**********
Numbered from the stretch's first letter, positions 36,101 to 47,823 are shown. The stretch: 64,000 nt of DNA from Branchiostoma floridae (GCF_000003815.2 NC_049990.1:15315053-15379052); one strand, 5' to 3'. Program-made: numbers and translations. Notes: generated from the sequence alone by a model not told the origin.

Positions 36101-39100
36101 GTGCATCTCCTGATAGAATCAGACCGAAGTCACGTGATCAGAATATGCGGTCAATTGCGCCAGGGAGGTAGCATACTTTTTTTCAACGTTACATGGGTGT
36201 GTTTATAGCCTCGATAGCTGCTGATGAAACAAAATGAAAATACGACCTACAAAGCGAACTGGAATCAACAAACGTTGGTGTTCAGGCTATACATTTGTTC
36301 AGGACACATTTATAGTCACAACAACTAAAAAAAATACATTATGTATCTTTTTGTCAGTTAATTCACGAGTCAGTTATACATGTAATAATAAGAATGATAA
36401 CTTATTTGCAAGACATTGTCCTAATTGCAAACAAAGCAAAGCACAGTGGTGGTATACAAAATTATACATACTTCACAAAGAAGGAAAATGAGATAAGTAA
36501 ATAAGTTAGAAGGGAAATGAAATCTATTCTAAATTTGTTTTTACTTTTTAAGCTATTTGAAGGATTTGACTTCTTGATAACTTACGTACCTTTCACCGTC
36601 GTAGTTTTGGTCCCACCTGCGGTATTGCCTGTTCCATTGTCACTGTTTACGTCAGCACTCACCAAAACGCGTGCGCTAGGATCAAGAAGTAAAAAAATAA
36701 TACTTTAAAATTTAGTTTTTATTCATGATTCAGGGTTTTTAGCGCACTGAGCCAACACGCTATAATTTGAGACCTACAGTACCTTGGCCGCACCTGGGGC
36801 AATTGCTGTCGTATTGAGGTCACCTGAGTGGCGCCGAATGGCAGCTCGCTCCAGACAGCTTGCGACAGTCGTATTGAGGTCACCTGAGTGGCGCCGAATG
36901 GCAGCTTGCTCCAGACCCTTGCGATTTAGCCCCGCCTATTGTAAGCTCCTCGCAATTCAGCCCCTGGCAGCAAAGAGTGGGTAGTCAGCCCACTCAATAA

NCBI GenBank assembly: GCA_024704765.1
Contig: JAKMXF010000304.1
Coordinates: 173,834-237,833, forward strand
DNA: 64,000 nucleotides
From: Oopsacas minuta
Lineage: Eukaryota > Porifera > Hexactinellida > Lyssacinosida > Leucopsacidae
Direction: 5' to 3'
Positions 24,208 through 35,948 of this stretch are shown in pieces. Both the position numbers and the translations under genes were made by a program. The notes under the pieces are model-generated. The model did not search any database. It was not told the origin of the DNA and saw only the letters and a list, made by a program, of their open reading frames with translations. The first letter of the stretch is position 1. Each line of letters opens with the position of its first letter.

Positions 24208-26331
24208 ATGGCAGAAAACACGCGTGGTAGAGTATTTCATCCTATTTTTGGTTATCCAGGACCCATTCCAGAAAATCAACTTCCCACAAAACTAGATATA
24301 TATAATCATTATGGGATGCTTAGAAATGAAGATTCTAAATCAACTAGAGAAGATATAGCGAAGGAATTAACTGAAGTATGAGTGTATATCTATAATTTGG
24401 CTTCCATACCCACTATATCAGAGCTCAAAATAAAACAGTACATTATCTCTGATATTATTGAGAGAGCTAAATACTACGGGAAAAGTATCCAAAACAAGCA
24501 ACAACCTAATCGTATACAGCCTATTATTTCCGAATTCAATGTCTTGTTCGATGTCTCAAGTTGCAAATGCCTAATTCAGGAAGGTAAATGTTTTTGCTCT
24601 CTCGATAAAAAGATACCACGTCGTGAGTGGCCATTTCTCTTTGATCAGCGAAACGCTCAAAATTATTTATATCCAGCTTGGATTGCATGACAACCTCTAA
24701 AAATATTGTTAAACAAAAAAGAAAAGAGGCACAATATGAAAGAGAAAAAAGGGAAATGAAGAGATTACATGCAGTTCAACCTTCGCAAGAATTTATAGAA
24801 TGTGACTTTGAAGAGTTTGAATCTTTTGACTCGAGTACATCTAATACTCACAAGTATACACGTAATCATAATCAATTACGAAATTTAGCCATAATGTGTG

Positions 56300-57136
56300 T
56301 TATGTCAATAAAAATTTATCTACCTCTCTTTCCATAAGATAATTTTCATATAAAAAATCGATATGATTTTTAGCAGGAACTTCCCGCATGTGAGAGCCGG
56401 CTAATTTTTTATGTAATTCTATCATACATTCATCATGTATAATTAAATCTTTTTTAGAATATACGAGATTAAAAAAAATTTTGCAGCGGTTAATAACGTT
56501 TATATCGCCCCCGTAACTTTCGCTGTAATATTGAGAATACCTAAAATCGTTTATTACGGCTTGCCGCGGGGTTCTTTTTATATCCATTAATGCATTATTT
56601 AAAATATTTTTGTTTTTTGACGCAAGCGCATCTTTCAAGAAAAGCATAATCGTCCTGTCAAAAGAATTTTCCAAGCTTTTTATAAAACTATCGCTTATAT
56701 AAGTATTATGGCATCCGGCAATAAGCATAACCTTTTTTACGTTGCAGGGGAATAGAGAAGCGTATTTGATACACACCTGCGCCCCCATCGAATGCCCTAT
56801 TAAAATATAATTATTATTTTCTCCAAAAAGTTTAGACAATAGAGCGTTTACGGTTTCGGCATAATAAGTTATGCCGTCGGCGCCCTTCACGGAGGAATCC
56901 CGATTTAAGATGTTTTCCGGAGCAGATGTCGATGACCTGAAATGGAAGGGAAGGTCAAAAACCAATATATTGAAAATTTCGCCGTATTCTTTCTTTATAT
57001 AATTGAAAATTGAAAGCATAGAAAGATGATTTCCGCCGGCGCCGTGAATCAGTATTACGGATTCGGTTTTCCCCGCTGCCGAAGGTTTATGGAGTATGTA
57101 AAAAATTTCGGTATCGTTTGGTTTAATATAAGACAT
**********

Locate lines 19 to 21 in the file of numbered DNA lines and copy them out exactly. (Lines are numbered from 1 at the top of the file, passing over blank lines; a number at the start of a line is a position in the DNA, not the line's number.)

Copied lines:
Positions 24,208 through 35,948 of this stretch are shown in pieces. Both the position numbers and the translations under genes were made by a program. The notes under the pieces are model-generated. The model did not search any database. It was not told the origin of the DNA and saw only the letters and a list, made by a program, of their open reading frames with translations. The first letter of the stretch is position 1. Each line of letters opens with the position of its first letter.

Positions 24208-26331
24208 ATGGCAGAAAACACGCGTGGTAGAGTATTTCATCCTATTTTTGGTTATCCAGGACCCATTCCAGAAAATCAACTTCCCACAAAACTAGATATA